A magnificent building unique in design and rich in decoration
No visit to the Seville Cathedral is complete without seing to the incredibly beautiful Sala Capitular (Chapter House), an ellipse-shaped hall attached to the southeast corner of the building. It is a highly ornate hall crowned by a magnificent dome that is elliptical in shape – a novel idea at the time of its inception and considered a great engineering feat. Surmounting the dome is a beautiful roof lantern, also ellipse-shaped, built to provide daylight to the hall below.
Added more than 50 years after the completion of the Gothic-style Seville Cathedral, the Sala Capitular is a Renaissance style building, and despite the difference in architectural styles, it blends harmoniously with the main building. The architects responsible for this perfectly-designed building were Hernán Ruiz II, who started in 1561, and Alonso de Maeda, who completed in 1592. It was the first building with the elliptical dome in Spain. The elliptical design of the hall lends itself to better acoustics and visibility.
Exquisitely designed interior
The Sala Capitular used to serve as the meeting room of the cathedral’s chapter, a college of clergymen set up to advise the archbishop to run its religious and administrative affairs. The chapter members, referred to as canons, would sit on the benches placed along the wall during the meetings, typically chaired by the archbishop. Because of the oval design, they would have had perfect visibility of the hall and clear acoustics.
The image shows a section of the oval-shaped wall with its upper part covered by beautifully engraved friezes. Even the floor of this hall is exquisitely designed. As you can see, it is a marble floor covered with tantalizing patterns, the design of which was inspired by the Piazza del Campidoglio, a beautiful square in Rome designed by Michelangelo.
On display at this hall is an ornate chair, known as Archbishop’s Chair, built by Diego de Velasco in 1592. This elegantly designed mahogany chair was used by the archbishop during the meetings of the cathedral chapter.
Spectacular elliptical dome
The richly decorated elliptical dome presents a stunning sight to the visitors. The paneled ceiling of the dome is ornate with an ensemble of paintings, reliefs, stain glass windows, and artwork. Francisco Pacheco, a canon of the chapter, designed the decoration of the vaulted ceiling.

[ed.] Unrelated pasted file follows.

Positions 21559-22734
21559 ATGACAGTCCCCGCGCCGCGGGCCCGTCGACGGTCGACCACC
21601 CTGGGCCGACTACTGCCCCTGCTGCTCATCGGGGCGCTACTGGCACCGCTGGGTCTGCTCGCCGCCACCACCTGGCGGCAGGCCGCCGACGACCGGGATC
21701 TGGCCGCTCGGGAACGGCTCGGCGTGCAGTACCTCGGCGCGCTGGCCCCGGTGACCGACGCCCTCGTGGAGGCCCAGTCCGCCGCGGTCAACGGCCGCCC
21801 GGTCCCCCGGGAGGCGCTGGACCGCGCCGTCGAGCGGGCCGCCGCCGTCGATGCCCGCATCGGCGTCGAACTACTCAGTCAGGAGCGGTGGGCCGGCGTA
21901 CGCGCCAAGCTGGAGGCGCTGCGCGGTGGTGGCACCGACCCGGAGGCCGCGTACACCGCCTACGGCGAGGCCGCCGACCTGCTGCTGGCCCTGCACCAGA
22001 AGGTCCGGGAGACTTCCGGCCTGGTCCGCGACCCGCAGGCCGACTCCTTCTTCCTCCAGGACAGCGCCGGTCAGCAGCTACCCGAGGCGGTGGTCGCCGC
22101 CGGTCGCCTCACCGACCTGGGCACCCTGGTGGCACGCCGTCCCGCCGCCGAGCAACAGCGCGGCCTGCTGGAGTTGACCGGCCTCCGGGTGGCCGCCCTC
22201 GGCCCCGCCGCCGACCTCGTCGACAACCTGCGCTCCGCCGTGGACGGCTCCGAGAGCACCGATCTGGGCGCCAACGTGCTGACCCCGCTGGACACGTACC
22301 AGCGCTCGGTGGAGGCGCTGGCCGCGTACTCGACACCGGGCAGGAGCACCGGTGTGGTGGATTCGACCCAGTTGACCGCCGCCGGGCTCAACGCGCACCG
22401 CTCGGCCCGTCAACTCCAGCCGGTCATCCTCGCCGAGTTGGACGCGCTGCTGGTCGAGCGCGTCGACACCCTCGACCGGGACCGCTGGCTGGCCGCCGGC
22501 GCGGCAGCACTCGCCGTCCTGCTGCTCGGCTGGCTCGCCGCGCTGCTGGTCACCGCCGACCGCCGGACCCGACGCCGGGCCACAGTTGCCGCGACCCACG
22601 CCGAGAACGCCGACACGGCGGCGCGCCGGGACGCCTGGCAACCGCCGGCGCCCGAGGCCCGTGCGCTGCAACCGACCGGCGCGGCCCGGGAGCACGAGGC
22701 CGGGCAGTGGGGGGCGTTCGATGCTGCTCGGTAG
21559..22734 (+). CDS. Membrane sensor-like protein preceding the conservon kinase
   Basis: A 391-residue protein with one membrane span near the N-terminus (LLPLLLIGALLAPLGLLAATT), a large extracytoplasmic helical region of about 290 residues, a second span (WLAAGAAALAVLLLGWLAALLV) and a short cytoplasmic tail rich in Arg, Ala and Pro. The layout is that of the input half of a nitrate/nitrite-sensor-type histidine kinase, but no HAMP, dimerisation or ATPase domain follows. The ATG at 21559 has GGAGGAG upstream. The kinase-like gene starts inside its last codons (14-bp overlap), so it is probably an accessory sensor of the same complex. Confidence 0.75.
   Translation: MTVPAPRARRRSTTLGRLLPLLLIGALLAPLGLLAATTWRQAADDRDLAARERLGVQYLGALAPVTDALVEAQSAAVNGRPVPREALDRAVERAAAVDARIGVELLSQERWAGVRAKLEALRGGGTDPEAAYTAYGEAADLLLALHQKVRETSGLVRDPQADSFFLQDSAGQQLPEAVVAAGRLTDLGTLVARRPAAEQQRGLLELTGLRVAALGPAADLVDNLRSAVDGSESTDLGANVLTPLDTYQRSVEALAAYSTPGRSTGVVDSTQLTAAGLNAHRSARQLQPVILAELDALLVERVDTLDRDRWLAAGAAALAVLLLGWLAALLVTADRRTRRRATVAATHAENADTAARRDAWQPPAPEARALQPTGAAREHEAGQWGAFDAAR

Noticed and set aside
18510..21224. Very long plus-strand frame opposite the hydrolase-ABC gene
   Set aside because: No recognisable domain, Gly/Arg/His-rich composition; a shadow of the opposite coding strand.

As you can see from the image, in the center is the interior of the elliptical lantern roof decorated with artwork. Covering the dome ceiling below the lantern are a number of ellipse-shaped concentric panels. The radial segments that flow from the top intersect these panels and divide them into trapezoidal-shaped curved blocks, which are smaller at the top and bigger at the bottom. Each of these blocks contain decoration ranging from simple artwork to intricately-carved bas-reliefs.
The blocks in the top two panels contain flowery artwork and geometrical patterns, and the blocks in the panel below, i.e., third from the top, consist of paintings and circular stained glass windows. Carved on the fourth panel from the top are the narrative bas-reliefs inspired by the episodes described in the New Testament.
The images below show different parts of the dome ceiling.
Paintings and Stained glass windows
The third panel from the top is the most remarkable one consisting of a famous painting and eight portraits painted by Murillo. Sandwiched between the portraits are the circular stained glass windows brightly lit by the outside light.
Immaculate Conception – A masterpiece by Bartolomé Esteban Murillo
In the center of the third panel is the La Inmaculada Concepción (Immaculata or Immaculate Consumption), a masterpiece by Bartolomé Esteban Murillo, a Baroque-style painter from Spain known for religious masterpieces.
This painting is one of the twenty-four Murillo painted in his lifetime on the theme of Immaculate Conception. In this painting, he presents the Virgin Mary up in heaven with a bright light behind her. Clad in a white robe and blue cloak, she is standing on a crescent moon and is among the angels. With her hands folded, she is looking downwards with grace.
The crescent moon conveys important symbolism, i.e., conquering sin. Note that the Immaculate Conception is a doctrine of the Roman Catholic Church that states that the Virgin Mary is born without the stain of original sin.
A highly decorative frame with beautiful artwork encloses La Inmaculada. Above the frame is an inscription in Latin describing the painting.
Portraits of the Spanish and Sevillian Saints
Besides La Inmaculada, Murillo painted eight circular portraits of saints that adorn the rest of the third panel. Surrounding each painting is a decorative frame with the name of the saint inscribed in Latin at the top.
The saints in the portraits have connections to Seville, either born or martyred in Seville. Here is the list of eight saints in the counter clock-wise direction starting from La Inmaculada: